Skip Nav
Dr. Renyi Zhang
Renyi Zhang
(979) 845-7656
(979) 862-4462
Eller O&M 1108
Texas A&M University
O&M Building, Room 1108
Department of Atmospheric Sciences
MS 3150
College Station, Texas 77843


Ph.D., 1993, Atmospheric Chemistry, Massachusetts Institute of Technology

M.S., 1989, Physics, University of Nevada-Reno

B.S., 1983, Atmospheric Science, Nanjing Institute of Meteorology

  • Distinguished Achievement Award – Research, Texas A&M University and The Association of Former Students, 2012
  • Fellow, American Geophysical Uinon, 2012 
  • Holder of Harold J. Haynes Endowed Chair in Geosciences, Texas A&M University, 2010
  • Cheung-Kong Distinguished Scholar Award, Ministry of Education - China, 2009
  • Bush Excellence Award for Faculty in International Research, Texas A&M University, 2009
  • Outstanding International Collaboration Research Award, China National Science Foundation, 2007
  • Distinguished Achievement Award for Faculty Research, College of Geosciences, Texas A&M University, 2002
  • NASA New Investigator Award 1999–2003
  • Invited speaker in Atmospheric Chemistry Colloquium for Emerging Senior Scientists (ACCESS), Harvard University, 1993
  • NASA Graduate Fellowship, 1990–1993

Renyi Zhang

University Distinguished Professor of Atmospheric Sciences
Harold J. Haynes Chair in Geosciences
Professor of Chemistry, College of Science

Research Interests

Our research has covered a wide variety of areas in atmospheric chemistry and physics and, in particular, the impacts of global air pollution on human health, ecosystems, and climate:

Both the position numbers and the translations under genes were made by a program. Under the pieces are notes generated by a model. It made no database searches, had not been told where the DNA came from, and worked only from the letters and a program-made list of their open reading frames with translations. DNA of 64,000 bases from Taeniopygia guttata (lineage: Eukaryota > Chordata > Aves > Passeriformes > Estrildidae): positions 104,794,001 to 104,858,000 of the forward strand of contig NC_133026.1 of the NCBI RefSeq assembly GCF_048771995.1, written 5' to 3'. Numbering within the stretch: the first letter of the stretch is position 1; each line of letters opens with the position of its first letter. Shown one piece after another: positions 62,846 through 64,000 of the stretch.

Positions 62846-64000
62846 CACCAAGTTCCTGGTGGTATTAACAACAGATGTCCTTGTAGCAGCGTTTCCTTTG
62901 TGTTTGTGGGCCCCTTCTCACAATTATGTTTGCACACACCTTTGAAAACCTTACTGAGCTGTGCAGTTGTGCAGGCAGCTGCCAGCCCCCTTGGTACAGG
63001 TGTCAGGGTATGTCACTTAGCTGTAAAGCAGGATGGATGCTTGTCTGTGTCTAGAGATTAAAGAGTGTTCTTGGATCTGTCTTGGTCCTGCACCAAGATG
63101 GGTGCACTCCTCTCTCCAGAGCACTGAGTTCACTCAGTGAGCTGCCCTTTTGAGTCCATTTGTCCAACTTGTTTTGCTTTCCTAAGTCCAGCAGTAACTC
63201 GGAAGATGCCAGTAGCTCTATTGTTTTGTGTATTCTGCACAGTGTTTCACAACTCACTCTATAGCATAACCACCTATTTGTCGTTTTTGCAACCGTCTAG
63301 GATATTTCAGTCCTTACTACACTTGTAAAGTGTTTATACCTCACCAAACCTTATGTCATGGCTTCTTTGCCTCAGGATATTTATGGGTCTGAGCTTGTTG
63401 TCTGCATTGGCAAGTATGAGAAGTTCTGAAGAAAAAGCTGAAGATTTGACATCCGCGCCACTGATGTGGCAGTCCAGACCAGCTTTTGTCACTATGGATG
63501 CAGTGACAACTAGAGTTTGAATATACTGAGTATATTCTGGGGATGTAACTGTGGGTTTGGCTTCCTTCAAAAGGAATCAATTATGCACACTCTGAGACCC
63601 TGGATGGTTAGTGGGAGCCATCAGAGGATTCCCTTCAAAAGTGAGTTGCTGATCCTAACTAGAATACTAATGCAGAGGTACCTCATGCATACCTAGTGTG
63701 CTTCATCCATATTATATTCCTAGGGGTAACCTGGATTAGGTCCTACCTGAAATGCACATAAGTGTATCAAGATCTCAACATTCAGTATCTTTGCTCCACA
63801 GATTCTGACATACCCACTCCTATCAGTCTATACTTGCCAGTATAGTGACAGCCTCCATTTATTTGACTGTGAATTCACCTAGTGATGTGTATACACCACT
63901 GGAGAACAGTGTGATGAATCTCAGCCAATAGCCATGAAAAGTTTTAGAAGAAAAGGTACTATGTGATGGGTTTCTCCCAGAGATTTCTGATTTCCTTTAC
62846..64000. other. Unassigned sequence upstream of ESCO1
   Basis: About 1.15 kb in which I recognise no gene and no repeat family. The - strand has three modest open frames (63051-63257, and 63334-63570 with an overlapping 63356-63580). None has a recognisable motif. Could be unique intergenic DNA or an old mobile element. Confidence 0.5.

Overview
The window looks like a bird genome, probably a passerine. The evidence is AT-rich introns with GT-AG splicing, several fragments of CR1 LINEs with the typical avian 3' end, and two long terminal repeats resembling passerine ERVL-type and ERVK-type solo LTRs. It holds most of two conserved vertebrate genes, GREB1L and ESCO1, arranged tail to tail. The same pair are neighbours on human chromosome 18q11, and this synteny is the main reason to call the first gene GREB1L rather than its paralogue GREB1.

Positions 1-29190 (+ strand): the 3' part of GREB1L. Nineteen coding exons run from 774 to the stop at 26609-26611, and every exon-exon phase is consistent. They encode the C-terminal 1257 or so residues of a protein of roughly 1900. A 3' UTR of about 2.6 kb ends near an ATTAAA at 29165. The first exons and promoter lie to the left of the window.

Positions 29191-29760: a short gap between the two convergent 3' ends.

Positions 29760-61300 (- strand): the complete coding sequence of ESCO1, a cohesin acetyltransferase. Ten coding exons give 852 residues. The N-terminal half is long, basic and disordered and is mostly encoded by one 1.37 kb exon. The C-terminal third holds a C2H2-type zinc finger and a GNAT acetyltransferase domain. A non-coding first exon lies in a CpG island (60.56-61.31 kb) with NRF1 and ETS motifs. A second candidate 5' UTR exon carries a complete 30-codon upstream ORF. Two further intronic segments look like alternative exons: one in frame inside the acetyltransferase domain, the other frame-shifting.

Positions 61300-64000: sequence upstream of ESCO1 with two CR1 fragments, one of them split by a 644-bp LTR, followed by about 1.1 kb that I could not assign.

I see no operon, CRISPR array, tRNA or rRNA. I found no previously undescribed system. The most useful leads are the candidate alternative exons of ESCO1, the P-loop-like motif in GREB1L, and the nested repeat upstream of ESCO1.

(i) Photochemical oxidation of hydrocarbons emitted from anthropogenic and biogenic sources has major implications for local and regional air quality. We conduct laboratory work to investigate the hydrocarbon oxidation reactions initiated by hydroxyl radical OH and other radical species, focussing on the formation of intermediate radicals and their subsequent degradation reactions. In addition, calculations using quantum chemical and kinetic rate theories are performed to study the structures, energetics, and isomeric branching to assess the preferred pathways of the organic radicals. Our objective is to quantitatively understand the kinetics and mechanism of atmospheric volatile organic compounds (VOCs) and their roles in tropospheric ozone and secondary aerosol formation.

(ii) Aerosols in the atmosphere profoundly impact human health, radiative transfer, weather, and climate. We combine experimental and theoretical approaches to investigate nucleation, growth, and transformation of aerosols at the fundamental molecular level. These include elucidation of the formation of thermodynamically stable clusters from molecular complexes and clusters, the growth of stable clusters to nano- and submicrometer-sized particles, and transformation and properties of submicrometer-sized particles. The chemical and physical properties of aerosols are measured to assess their effects on weather, human health, visibility, and climate.

(iii) We develop state-of-the-art instrumentation to measure trace gaseous compounds and aerosols in the atmosphere. Our instruments have been deployed to study multi-phase atmospheric chemical processes in Houston and Mexico City. Most recently, our team participated in air quality studies in Beijing during the 2008 summer Olympic Games (CAREBeijing-08) and in Guangzhou during the field campaign, the Program of Regional Integrated Experiments of Air Quality in the Pearl River Delta (PRIDE-PRD).